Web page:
Wednesday, May 06, 2009
A Real 'Room Without Walls'
Imagine driving in the low country just north of the old historic port city of Beaufort (pronounced Bewfort) in South Carolina and coming across the sign above beside a heavily shaded narrow highway. Then imagine looking out the car window and seeing this "room without walls" in the photo below. In 1751, the church cornerstone was laid, and in 1757 the congregation held first services. In contradiction to purpose for this house for the Prince of Peace, during the Revolutionary War the church became a place to store gunpowder that was confiscated from British war ships. This ultimately led to the church's destruction by a leading Tory, Major DeVeaux, in 1779. The church was rebuilt in 1826, and burned again during our Civil War in 1865 by the Federal Army. Americans on both sides of the continent remember studying General Sherman's march to the sea and the destruction he left behind.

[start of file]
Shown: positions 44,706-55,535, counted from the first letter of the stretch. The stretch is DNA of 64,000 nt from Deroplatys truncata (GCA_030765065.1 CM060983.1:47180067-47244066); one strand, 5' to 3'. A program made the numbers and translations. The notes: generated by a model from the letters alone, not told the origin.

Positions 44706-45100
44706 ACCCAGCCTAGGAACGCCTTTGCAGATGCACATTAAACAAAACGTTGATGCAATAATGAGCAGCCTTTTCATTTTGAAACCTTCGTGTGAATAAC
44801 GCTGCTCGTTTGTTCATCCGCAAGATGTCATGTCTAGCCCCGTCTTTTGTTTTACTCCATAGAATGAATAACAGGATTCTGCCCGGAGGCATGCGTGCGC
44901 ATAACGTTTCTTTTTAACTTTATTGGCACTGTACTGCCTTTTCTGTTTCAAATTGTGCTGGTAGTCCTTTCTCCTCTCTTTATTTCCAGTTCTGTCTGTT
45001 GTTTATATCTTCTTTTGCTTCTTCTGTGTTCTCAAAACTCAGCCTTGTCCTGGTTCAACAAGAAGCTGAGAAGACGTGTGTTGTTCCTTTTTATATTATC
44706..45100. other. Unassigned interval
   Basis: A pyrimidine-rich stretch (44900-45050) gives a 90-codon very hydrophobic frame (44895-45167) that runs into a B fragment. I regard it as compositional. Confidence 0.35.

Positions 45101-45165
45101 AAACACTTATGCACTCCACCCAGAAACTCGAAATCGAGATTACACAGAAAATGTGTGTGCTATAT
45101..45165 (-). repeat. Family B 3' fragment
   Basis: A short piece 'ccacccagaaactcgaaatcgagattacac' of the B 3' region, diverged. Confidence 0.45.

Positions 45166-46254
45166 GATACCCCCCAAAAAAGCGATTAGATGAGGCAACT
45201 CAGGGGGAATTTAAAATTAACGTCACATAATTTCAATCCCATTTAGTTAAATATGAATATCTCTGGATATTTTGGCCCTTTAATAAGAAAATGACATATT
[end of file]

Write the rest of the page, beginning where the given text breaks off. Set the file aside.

Stunning architecture called 'temple-form neoclassical structure' and an old graveyard made for a mystical spring afternoon in the low country of South Carolina.
The remains of this strong tree's roots crawling over the tombstone are an interesting photograph and makes one think about how temporary everything is...or is not.
Click on the photo above and then think about the plantation families that founded this church as their anchor in the strange land they had arrived at from England. I wonder if that was the remains of the pulpit in the middle of the open church. Imagine slaves who assisted in the construction of the church or the survival of the rice plantations during the wars and how strange this land was to them as well.
Now the rice plantations are mostly gone as are most of all plantations except those available for tours. During our departure we stopped at the nearby canal in the marsh to chat with a black family (descendants of slaves?) netting crabs on a Saturday afternoon and I took this picture of another descendant in time.